If your priority is topping up your savings account balance, Qapital could potentially be the better way to go. If your focus is investing, Acorns might offer more options.
How to sign up for Qapital
If you want to start saving with Qapital, here are the steps for getting started:
- Download the app. It’s available for iOS and Android for free.
- Create an account. Qapital will ask you what goals you’re working towards and then asks for your phone number to set up an account. You can choose which Qapital account tier best meets your needs.
- Link your bank account. You’ll be asked to link an external bank account. This will be your funding account that Qapital pulls from for automatic savings transfers.
- Set up goals and rules. You can set up money goals and savings rules to get started stacking cash.
Other ways to grow your savings
If Qapital doesn’t sound like the app you need, you could consider many other money-saving and budgeting tools. For people who are having trouble finding money to save, Truebill could be a better option. Truebill offers a variety of budgeting and saving tools, including bill negotiation. (Read our Truebill review.)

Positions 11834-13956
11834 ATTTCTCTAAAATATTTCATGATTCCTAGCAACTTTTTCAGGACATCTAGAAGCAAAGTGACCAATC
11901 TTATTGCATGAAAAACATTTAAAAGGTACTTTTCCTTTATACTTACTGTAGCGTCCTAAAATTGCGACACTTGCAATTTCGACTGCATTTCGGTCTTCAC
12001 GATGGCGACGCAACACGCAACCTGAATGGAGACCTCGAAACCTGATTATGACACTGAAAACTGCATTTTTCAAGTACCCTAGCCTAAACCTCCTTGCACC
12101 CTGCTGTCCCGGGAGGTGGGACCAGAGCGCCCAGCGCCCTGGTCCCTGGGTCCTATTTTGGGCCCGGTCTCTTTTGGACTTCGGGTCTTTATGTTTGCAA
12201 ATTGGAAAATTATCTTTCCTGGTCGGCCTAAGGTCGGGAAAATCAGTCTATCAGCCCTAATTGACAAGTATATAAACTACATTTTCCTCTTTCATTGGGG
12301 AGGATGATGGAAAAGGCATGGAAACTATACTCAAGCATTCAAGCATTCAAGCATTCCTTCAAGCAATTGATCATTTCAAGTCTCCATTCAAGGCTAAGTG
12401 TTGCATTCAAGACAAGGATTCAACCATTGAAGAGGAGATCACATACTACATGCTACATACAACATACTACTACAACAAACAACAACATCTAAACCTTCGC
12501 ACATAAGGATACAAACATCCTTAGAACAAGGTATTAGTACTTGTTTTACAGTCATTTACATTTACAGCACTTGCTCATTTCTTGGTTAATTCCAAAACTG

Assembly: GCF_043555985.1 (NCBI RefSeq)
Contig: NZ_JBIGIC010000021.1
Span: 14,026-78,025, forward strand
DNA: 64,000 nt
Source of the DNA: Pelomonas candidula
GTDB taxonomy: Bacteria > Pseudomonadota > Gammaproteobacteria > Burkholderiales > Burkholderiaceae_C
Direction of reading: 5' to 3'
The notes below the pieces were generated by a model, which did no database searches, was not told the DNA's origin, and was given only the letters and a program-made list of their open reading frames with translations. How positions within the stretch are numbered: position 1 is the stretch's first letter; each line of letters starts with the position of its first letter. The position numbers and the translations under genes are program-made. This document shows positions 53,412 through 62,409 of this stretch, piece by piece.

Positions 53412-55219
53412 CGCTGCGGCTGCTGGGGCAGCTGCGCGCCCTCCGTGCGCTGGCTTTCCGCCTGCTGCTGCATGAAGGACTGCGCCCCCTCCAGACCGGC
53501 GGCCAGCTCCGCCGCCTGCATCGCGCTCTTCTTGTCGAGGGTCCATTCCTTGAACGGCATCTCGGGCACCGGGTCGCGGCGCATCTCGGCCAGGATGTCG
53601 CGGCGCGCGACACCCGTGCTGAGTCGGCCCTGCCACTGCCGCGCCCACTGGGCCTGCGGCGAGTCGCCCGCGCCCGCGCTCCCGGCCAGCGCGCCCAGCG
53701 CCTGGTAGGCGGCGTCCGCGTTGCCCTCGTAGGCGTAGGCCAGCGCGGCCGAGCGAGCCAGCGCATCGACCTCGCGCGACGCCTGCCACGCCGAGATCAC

If you need help figuring out how to manage your money, an app like Simplifi by Quicken could be worth a shot. Simplifi connects to your accounts so you can review balances and transactions in one dashboard. With Simplifi, you can create spending plans with budget categories. (Read our Simplifi review.)
The bottom line
Qapital aims to take the hassle out of saving, and it could be a good addition to your personal finance toolkit. It allows you to manage multiple savings goals in one place with automated deposits. Qapital might not take the place of a formal budget that gives you a spending plan, but it can help you stash away money for short- and long-term financial goals. If you need help budgeting, consider some of our picks for the best budgeting tools instead.